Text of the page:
Bayer is a global enterprise with core competencies in the life science fields of health care and nutrition. Its products and services are designed to help people and the planet thrive by supporting efforts to master the major challenges presented by a growing and aging global population. Bayer is committed to driving sustainable development and generating a positive impact with its businesses. At the same time, the Group aims to increase its earning power and create value through innovation and growth. The Bayer brand stands for trust, reliability and quality throughout the world. In fiscal 2022, the Group employed around 101,000 people and had sales of 50.7 billion euros. R&D expenses before special items amounted to 6.2 billion euros. For more information, go to www.bayer.com.
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1. The Cancer Atlas: Europe. 2018. https://canceratlas.cancer.org/the-burden/europe/https://canceratlas.cancer.org/the-burden/europe/. Accessed December 2022.
2. Ng, K., Smith, S., Shamash, J. Metastatic Hormone-Sensitive Prostate Cancer (mHSPC): Advances and Treatment Strategies in the First-Line Setting. Oncol Ther. 2020;8:209–230. https://doi.org/10.1007/s40487-020-00119-z.
3. Siegel DA, O’Neil ME, Richards TB, Dowling NF, Weir HK. Prostate Cancer Incidence and Survival, by Stage and Race/Ethnicity — United States, 2001–2017. MMWR Morb Mortal Wkly Rep. 2020;69:1473–1480. http://dx.doi.org/10.15585/mmwr.mm6941a1.
4. Hahn AW, Higano CS, Taplin ME, Ryan CJ, Agarwal N. Metastatic Castration-Sensitive Prostate Cancer: Optimizing Patient Selection and Treatment. Am Soc Clin Oncol Educ Book. 2018 May 23;38:363-371. https://doi.org/10.1200/edbk_200967.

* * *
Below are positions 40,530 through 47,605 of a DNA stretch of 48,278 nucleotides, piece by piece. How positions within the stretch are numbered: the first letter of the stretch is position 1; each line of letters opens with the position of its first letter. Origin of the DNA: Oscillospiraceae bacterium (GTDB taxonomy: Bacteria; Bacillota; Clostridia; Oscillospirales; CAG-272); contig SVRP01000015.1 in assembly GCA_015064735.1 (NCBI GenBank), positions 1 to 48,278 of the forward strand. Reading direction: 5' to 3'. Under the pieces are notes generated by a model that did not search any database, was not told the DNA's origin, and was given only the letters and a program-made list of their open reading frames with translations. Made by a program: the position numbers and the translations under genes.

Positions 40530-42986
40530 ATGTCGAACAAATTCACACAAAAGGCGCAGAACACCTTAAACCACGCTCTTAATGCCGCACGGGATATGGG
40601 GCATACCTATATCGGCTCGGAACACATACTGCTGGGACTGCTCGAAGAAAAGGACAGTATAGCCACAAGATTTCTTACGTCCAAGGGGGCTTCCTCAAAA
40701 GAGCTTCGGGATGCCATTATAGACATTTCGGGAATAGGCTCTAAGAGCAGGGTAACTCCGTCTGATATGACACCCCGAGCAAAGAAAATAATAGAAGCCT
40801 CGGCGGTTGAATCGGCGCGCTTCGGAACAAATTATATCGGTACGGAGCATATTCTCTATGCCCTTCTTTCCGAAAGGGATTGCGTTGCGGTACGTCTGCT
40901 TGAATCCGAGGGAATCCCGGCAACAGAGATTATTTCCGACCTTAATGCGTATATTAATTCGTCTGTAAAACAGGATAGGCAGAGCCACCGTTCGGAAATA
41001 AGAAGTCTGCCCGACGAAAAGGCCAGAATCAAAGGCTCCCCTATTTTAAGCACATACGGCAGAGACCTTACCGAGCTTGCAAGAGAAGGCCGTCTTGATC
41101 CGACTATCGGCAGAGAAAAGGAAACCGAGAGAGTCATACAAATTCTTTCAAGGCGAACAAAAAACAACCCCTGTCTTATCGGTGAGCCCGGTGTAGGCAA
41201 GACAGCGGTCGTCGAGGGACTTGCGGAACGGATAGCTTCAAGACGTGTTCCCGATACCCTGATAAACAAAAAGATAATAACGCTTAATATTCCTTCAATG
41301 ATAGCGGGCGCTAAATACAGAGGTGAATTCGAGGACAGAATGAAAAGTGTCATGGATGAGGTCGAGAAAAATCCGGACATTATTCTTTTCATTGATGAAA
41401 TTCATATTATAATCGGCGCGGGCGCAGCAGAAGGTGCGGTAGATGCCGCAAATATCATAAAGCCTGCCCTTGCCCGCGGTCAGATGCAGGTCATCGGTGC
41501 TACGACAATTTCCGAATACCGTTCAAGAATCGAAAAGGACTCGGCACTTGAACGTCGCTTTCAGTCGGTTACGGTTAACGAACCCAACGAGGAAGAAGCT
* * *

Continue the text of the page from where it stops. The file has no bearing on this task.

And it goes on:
5. Smith M., Hussain M., Saad F. et al. Darolutamide and Survival in Metastatic, Hormone-Sensitive Prostate Cancer. N Engl J Med. 2022; 386:1132–1142.
6. Smith M., Hussain M., Saad F. et al. Darolutamide and survival in metastatic, hormone-sensitive prostate cancer: a patient and caregiver perspective and plain language summary of the ARASENS trial. Future Oncol. 2022;18:21:2585-2597. https://doi.org/10.2217/fon-2022-0433
7. Global Cancer Statistics 2020: GLOBOCAN Estimates of Incidence and Mortality Worldwide for 36 Cancers in 185 Countries. CA: Cancer J Clin. 2021;71:209–249. https://acsjournals.onlinelibrary.wiley.com/doi/epdf/10.3322/caac.21660. Accessed December 2022.
8. Colomba E. et al. ODENZA: A French prospective, randomized, open-label, multicenter, cross-over phase II trial of preference between darolutamide and enzalutamide in men with asymptomatic or mildly symptomatic metastatic castrate-resistant prostate cancer (CRPC). J Clin Onc 2021; 39 (15_suppl): 5046-5046.